John III focused on what his dad had told him. He started classes in the real estate program and started looking for summer internships, too. Waking up at 5:30 a.m. to work out became normal, as he pushed to increase his speed to catch up as an attribute to his size, 6 feet 2, 200 pounds. As January became February, John Jr. could keep better tabs, and he liked what he was hearing.
“That was a lot of weight for me to put on his shoulders,” John Jr. said, “but he didn’t waver. He didn’t say, ‘No, that’s not for me. You better find somebody else.’ I couldn’t be prouder of him for that.”
On March 5, USC staged its first spring practice. John Jr. couldn’t be there to see it, and the reality was he probably wouldn’t be able to see him in that cardinal practice jersey until August. But that didn’t take anything away from the moment for John III. After all, this was his dream, and he had dragged his father along into it with him.
John III slipped on the uniform for the first time and took stock of himself in the mirror.
“It was a dream come true,” John III said.
He wore No. 87, not the No. 1 that his father donned as a Trojan. He could have asked for No. 1 from Helton, but John III had a calculated reason for staying quiet. His dad wore No. 29 during his first year on campus before asking for No. 1.
“I want it to be one of those things where it’s earned,” John III said. “Honestly, this is an unfortunate situation, but I don’t want to use this as a reason to get No. 1. I want to get it the same way any other kid would get it, through my play, rather than it just being given to me because of who wore it before me.”
More than four months have passed since paramedics wheeled John Jackson Jr. through the doors of this hospital, and the mood feels lighter today in the lobby of the transitional care unit of Torrance Memorial. His partner in the Coliseum booth, play-by-play man Arbogast, has stopped by for his weekly visit.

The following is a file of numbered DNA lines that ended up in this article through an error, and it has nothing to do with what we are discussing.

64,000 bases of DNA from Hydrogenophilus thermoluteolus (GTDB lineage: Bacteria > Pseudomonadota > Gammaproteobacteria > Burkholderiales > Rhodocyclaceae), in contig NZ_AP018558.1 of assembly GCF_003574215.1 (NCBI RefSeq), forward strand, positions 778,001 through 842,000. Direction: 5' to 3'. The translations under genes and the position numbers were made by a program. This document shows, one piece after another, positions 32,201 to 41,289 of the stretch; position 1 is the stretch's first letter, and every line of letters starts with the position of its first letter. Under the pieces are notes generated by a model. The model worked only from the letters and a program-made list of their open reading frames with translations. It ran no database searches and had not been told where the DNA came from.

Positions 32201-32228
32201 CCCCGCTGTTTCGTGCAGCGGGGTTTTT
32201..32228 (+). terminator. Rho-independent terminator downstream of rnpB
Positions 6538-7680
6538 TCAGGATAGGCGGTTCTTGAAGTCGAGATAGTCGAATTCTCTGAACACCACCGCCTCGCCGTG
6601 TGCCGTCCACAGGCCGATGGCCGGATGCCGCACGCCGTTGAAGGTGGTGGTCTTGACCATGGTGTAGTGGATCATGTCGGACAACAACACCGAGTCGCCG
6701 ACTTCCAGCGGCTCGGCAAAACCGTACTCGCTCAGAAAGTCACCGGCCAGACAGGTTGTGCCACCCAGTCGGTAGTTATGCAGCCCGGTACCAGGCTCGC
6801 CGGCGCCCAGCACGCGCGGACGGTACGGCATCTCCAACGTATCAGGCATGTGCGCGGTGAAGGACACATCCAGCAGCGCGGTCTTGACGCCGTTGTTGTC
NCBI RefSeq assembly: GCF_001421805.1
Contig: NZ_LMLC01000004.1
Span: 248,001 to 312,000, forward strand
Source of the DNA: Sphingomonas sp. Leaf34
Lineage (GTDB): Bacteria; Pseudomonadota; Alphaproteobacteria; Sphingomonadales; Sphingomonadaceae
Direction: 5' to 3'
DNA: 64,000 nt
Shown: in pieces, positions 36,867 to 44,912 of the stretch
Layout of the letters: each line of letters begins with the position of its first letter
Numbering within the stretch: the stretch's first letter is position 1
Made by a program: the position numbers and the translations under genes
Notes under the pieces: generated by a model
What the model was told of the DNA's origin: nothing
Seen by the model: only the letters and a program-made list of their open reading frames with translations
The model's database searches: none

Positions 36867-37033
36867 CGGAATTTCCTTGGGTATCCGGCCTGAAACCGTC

“I haven’t seen that yet,” Arbogast says.
John Jr. then twitches the fingers on his left hand.
“I haven’t seen that either!” Arbogast says.
“If your stroke had hit the other side of your brain,” Arbogast reminds him, “you wouldn’t be able to talk and reason and all that stuff.”
“How lucky I am,” John Jr. deadpans.
He can’t remember anything that happened between the stroke and his birthday, Jan. 2. Everything that came after has been a never-ending grind.
“When I started, I was counting the tiles on the ceiling,” John Jr. says. “When I first went 10 tiles, that was a big thing. Then, I walked 33 tiles, and that was my record. The trainers are good. They’ll say, ‘Wow, I remember when you were only doing two tiles.’ ”
With the help of a walker, John can make one lap around the TCU. A week after this April 10 visit, he will be moved to an acute rehabilitation center, the first big step toward an existence that includes regular trips to USC to watch his son play football.
Arbogast and many other Trojans continue to keep him apprised of his son’s progress on the field. John III even brought film with him to the hospital, inviting his dad’s coaching. Because of a lack of depth at his position, John III worked immediately with the second team, but Helton’s comments to media early in camp indicated he was worthy of the work.
The most important thing was that John III felt that way, too. He proved to himself that he belonged on the same field as St. Brown, Michael Pittman Jr. and Tyler Vaughns.
“After he had a few good practices,” John Jr. says, “he came in and he said, ‘Dad, we did it.’ ”
He fights back tears.
“I’ll never forget that,” he says. “Every drive to Rancho Cucamonga for seven-on-seven where I’m falling asleep was worth it. It was all worth it to hear that one sentence that he said to me.”
The letters the son wrote to his father remain stacked at John Jr.’s bedside, unread because reading is still too much of a chore. Someday Dad will read them, and he will further understand that John III did not choose football over baseball.
“It was USC football,” John III explained. “It’s something about it. I get goosebumps being in the locker room. I’m in love with USC.”
That love was always shared between them. Now, the USC football dream is theirs, too.
“When I first came out of this and I couldn’t move, I said, ‘I don’t care what happens. I will be at the Coliseum to watch him run out of the tunnel,’ ” John Jr. says. “Half the time when I’m working out, that’s all I think about. It makes it a lot easier to get up for workouts at 7:30 in the morning, because it’s the only way I’m going to be able to get to that Coliseum for Game 1.”